Many of those who wrote for Interview during its heyday were rich, gay, famous, European aristocrats, trendsetters in fashion, art and culture, or part of Andy Warhol’s inner circle… Torgoff was none of these, and yet from his first article—interviewing the voluble actor Ray Sharkey in the steam room of the Atrium Club—it was clear that the magazine was a perfect fit for him. He had an insatiable curiosity about people and what made them tick, and a way of getting people to tell him things; it didn’t take long before he was on the masthead of Warhol’s publication as a Contributing Editor. 

At the time Interview was a portal to the full breath and sweep of the cultural life of New York, and it brought Torgoff into the very nexus of the celebrity culture of the era. He covered the pop music scene with pieces about John Mellencamp, Huey Lewis and Teddy Pendergrass, but the magazine allowed him to branch out into other passions like film and theater. He began specializing in interviewing up and coming actors, filmmakers, and playwrights. He liked to take his subjects drinking at 

McSorley’s Old Ale House, with the exceptions of those like Harvey Fierstein and Kathleen Turner, who preferred places like Sardi’s and the Russian Tea Room. Subjects included the twenty-six year old Mel Gibson, virtually unknown in America and just about to come out in Gallipoli, talking quite intimately about how his father had moved his family to Australia to escape the draft for the Vietnam War, and making a certain cult movie called Mad Max that was “quite violent”; Sam Waterston, relating tales of interminable months of cabin fever while living in Glacier National Park during the shooting of Michael Cimino’s Heaven’s Gate, one of the great flops in the history of motion pictures; and Jeremy Irons, also unfamiliar to American audiences but about to breakout in Brideshead Revisited, sharing his candid experience of working with legends John Gielgud and Lawrence Olivier in the series: “It was strange because Olivier was there one weekend Gielgud the next—and Olivier, who was always the lion, who dazzled with his fitness and his technique and was always proud of that, is now a very sick man. And Gielgud, who was always very effete and quiet and delicate, is a similar age but in perfect health. So strange.”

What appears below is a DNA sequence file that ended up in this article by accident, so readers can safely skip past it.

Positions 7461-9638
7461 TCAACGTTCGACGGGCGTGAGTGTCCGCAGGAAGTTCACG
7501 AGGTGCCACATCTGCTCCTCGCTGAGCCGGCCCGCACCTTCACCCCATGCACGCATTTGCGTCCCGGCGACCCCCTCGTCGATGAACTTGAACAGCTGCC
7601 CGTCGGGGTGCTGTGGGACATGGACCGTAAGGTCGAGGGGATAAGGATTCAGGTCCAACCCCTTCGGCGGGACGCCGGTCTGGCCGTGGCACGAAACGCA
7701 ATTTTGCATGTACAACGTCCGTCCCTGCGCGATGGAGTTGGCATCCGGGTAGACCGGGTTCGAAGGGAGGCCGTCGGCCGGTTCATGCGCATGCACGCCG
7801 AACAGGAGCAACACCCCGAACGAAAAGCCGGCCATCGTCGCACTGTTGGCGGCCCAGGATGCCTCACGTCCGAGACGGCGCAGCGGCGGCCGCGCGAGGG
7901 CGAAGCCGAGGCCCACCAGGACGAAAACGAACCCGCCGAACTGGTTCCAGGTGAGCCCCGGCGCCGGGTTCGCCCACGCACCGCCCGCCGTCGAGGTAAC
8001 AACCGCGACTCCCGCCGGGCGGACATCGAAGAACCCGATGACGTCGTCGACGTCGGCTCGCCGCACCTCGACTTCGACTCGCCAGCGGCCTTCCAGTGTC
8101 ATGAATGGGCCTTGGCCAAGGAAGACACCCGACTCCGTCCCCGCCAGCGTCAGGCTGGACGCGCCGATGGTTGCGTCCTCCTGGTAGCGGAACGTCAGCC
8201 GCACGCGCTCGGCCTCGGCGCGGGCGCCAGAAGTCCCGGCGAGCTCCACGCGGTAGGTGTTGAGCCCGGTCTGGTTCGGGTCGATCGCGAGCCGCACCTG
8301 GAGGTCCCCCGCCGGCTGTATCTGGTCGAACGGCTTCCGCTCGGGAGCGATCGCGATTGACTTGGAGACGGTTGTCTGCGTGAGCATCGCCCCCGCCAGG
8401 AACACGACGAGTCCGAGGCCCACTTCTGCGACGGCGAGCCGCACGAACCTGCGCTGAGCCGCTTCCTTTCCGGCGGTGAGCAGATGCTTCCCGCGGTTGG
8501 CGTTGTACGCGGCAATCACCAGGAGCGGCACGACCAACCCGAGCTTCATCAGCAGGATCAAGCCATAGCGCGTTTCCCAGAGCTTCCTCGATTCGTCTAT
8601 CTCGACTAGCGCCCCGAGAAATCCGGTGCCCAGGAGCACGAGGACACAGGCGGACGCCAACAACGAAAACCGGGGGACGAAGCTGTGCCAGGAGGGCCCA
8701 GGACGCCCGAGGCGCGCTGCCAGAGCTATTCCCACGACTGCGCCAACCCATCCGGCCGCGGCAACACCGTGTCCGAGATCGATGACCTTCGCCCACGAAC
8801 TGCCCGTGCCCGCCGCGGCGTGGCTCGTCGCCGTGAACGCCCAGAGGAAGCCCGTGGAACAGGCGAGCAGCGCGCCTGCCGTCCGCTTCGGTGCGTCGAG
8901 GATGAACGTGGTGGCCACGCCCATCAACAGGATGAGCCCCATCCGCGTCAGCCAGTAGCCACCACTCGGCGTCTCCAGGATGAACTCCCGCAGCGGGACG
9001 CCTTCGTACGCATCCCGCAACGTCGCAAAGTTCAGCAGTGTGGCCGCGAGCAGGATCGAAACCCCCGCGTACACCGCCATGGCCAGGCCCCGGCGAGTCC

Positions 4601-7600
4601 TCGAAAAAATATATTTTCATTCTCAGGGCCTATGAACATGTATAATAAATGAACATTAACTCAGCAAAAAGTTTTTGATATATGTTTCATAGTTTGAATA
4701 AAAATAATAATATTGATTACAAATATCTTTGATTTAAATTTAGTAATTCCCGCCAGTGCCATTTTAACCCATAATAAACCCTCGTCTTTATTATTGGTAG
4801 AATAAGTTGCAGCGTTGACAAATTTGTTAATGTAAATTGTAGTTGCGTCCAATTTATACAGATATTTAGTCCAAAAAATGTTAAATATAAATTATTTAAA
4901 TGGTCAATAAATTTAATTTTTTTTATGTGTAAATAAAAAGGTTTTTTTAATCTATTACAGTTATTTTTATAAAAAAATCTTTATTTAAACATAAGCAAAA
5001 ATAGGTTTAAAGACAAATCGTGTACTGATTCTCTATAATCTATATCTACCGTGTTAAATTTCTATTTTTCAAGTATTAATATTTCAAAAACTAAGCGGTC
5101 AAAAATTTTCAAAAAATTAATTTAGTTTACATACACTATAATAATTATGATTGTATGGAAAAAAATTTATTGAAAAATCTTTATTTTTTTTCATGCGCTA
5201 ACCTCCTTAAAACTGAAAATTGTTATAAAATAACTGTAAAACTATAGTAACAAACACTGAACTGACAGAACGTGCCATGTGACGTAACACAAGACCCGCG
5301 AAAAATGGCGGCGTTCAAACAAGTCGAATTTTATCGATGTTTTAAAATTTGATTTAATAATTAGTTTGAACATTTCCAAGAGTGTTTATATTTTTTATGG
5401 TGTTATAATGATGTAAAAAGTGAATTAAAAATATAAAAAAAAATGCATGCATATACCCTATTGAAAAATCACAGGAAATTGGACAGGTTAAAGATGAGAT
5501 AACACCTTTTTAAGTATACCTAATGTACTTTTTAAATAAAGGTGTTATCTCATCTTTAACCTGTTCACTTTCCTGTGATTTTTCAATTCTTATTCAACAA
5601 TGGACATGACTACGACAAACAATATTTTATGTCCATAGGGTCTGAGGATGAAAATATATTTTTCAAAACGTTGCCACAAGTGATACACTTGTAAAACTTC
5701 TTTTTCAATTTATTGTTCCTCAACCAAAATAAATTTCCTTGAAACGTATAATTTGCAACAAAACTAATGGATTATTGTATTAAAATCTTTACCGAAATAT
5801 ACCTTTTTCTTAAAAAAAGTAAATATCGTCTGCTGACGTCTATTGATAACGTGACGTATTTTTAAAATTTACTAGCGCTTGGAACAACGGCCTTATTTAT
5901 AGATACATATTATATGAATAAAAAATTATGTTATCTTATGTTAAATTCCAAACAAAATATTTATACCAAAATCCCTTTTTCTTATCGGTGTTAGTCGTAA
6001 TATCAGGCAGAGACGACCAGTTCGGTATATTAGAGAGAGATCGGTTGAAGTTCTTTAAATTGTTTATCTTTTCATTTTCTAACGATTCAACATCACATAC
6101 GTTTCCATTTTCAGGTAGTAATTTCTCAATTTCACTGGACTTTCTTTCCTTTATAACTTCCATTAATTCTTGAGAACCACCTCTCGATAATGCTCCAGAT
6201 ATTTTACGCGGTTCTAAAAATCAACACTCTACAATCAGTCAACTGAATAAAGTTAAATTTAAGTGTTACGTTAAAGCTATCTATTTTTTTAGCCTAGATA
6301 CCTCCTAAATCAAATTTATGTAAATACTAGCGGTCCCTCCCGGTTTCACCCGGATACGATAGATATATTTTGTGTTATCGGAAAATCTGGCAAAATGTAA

Torgoff relished such impressions far more than gossip, and beyond pop music and movie culture, Interview allowed his interests to roam completely free. It was an indispensable opportunity for him to delve into the heated geopolitics of Central America with Joan Didion after the publication of Salvador, or to talk about boxing, crime and money with controversial promoter Don King, just as the FBI was investigating him. His cover stories were a case in point: Jack Nicholson after winning his Oscar for Terms of Endearment; the Kathleen Turner of Body Heat, at the very top of her game; Stevie Wonder, in an interview that ranged from blindness to apartheid; and perhaps most memorable of all, Yoho Ono at her most vulnerable, looking back at the year after the tragedy of the murder of John Lennon.

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